The Universal Baseball Association, Inc., J. Henry Waugh, Prop.

1968 also saw the publication of Robert Coover’s second novel, The Universal Baseball Association, Inc., J. Waugh, Prop. Coover, at least, is a writer I have previously enjoyed in the form of Pricksongs & Descants and Noir; on the other hand, my knowledge of baseball is entirely limited to the Dan Bern album Doubleheader, and I’ve yet to even discover what a doubleheader is. Luckily Coover’s astonishing imagination and dynamic language were enough to carry me through, though I suspect a love of the game makes the novel an even more attractive prospect.

J. Henry Waugh is an accountant who, disenchanted with his job and perhaps his lonely life in general, has created a fantasy baseball league which he regards as his true work:

“It was true: the work, or what he called his work, though it was more than that, much more, was good for him. Thing was, nobody realised he was just four years shy of sixty. They were always shocked when he told them. It was his Association that kept him young.”

The game is played with dice, but it is more than a dice game, having a cast of characters which Waugh has created and lived with over many seasons. They don’t simply play ball – they walk, talk and feel like living individuals (Waugh has even developed two rival political parties). Indeed you might say the game is rather like a novel, as Coover proceeds to demonstrate by moving seamlessly between the two narratives: a conversation in which Waugh orders a sandwich takes place among the conversations in the stands as the game proceeds.

Presently he is relishing the excitement of a rookie player, Damon Rutherford, who is having an outstanding game:

“Henry was convinced it was Damon’s day… He laughed, almost carelessly… pitched the dice, watched Damon Rutherford mow them down. One! Two! Three! And then nonchalantly, but not arrogantly, just casually, part of any working day, walk back to the dugout. As though nothing were happening.”

Rutherford has a perfect game (though I’d be lying if I said I knew exactly what that meant) and Waugh celebrates by heading to his local bar (Waugh jokingly calls the barman ‘Jake’ as he once did accidentally, mistaking him for one of his baseball players). Waugh celebrates with wine (well, beer), women (well, bar regular Hettie) and song – because his ‘game’ also contains a number of amusing songs, demonstrating that Coover’s facility with language extends to rhyme. During his amorous encounter with Hettie he insists that she call him Damon, and Coover takes great delight in describing their passion using the language of baseball:

“And…Damon Rutherford whipped off the uniform of the first lady ballplayer in Association history, and then, helping and hindering all at once, pushing and pulling, they ran the bases, pounded into first, slid into second heels high, somersaulted over third, shot home standing up, then into the box once more, swing away, and run them all again, and ‘Damon!’ she cried and ‘Damon!’”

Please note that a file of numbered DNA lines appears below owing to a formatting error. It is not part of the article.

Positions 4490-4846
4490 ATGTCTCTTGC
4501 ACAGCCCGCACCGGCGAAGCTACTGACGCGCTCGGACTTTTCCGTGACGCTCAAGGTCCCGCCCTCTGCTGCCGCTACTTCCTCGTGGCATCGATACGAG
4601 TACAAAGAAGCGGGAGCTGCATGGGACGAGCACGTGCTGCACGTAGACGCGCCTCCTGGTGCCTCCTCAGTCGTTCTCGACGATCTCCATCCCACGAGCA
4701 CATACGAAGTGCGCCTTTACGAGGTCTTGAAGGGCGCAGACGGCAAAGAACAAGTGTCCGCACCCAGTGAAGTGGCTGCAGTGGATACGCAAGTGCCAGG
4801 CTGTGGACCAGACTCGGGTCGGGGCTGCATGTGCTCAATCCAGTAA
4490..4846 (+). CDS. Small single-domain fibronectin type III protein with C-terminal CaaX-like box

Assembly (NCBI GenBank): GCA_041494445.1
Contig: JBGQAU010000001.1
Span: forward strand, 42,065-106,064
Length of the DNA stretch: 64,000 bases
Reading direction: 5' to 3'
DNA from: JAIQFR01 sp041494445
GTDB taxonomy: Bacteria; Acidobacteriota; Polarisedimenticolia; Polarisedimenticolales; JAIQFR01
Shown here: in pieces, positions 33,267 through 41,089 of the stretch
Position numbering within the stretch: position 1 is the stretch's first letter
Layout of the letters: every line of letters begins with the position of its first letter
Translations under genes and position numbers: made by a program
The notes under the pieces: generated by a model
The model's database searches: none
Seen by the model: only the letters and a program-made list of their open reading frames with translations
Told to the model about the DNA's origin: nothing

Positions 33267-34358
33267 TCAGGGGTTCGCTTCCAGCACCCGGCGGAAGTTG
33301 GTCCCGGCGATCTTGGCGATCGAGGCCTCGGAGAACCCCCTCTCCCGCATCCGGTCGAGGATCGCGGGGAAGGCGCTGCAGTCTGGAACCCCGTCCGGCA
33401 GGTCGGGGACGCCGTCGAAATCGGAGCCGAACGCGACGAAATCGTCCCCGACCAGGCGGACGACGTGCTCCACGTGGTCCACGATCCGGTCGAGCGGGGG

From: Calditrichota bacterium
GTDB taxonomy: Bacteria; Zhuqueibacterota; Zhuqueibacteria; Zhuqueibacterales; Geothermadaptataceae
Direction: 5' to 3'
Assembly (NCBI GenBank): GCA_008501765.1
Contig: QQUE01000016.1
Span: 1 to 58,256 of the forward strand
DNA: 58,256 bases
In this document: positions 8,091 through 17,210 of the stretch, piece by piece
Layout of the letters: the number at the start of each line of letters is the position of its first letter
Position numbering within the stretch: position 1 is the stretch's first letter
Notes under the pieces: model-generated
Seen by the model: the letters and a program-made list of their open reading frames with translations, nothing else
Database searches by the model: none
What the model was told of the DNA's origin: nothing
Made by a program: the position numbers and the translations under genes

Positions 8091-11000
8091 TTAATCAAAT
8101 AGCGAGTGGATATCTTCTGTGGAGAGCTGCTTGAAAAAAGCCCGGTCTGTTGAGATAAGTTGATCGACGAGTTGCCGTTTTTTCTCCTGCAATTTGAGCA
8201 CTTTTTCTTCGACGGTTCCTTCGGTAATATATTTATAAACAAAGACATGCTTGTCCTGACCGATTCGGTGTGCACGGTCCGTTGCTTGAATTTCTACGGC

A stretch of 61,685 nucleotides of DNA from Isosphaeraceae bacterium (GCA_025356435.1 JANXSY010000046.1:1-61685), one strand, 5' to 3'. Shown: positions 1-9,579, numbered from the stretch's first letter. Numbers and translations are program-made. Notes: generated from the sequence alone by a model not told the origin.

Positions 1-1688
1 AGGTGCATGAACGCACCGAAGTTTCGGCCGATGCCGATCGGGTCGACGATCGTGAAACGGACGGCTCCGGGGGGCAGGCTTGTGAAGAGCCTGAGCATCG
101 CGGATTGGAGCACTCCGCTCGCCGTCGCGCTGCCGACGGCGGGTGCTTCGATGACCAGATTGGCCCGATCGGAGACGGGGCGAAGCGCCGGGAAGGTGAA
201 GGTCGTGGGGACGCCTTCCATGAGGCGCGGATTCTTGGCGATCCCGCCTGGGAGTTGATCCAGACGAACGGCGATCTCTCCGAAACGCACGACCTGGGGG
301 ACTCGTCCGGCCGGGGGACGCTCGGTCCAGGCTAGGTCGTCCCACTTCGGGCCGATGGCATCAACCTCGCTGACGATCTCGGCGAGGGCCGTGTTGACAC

Waugh can’t resist playing Rutherford in the next game, where he quickly nears the world record for perfect innings. Two throws of 1-1-1, however, lead him to the Extraordinary Occurrences Chart where, among the possibilities, he reads:

“Batter struck fatally by bean ball”

(A bean ball is a ball deliberately pitched to hit a batter). This eventuality would require an unlikely third throw of 1-1-1, but Rutherford is the next batter. Unfortunately he cannot find a plausible excuse to replace him, and so real is the game to him, he cannot simply do it on a whim. Of course, he throws 1-1-1:

“No one moved. All stared at the home plate. Damon lay there, on his back, gazing up at a sun he could no longer see.”

Waugh responds to Rutherford’s death as you might to the death of a loved one – in fact, his one friend at work, Lou, assumes it is someone close to him. Soon both his real life, and the Association itself, is threatened by his grief.

The Universal Baseball Association, Inc., J. Henry Waugh, Prop. is a novel ahead of its time in its examination of the lure of virtual reality. Waugh’s ‘in-head’ life (or online life as it would be now) comes to dominate his every waking hour making holding down either a job or a relationship problematic. Recreating that imaginary existence very much as the novel we are reading is created makes the reader complicit in Waugh’s escapism, and ultimately the novel showcases the power of the imagination to triumph over reality, for good or bad. All of this is relayed with the usual verve and humour we expect from Coover, demonstrating that a novel can also triumph over its reader’s sporting ignorance.

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2 Responses to “The Universal Baseball Association, Inc., J. Henry Waugh, Prop.”

  1. kaggsysbookishramblings Says:

    An author I’ve never read, Grant, but I’m very intrigued especially as you say he was so ahead of his time. That’s one of the joys of these clubs – the authors and books that come up can send you off on loads of different bookish explorations!

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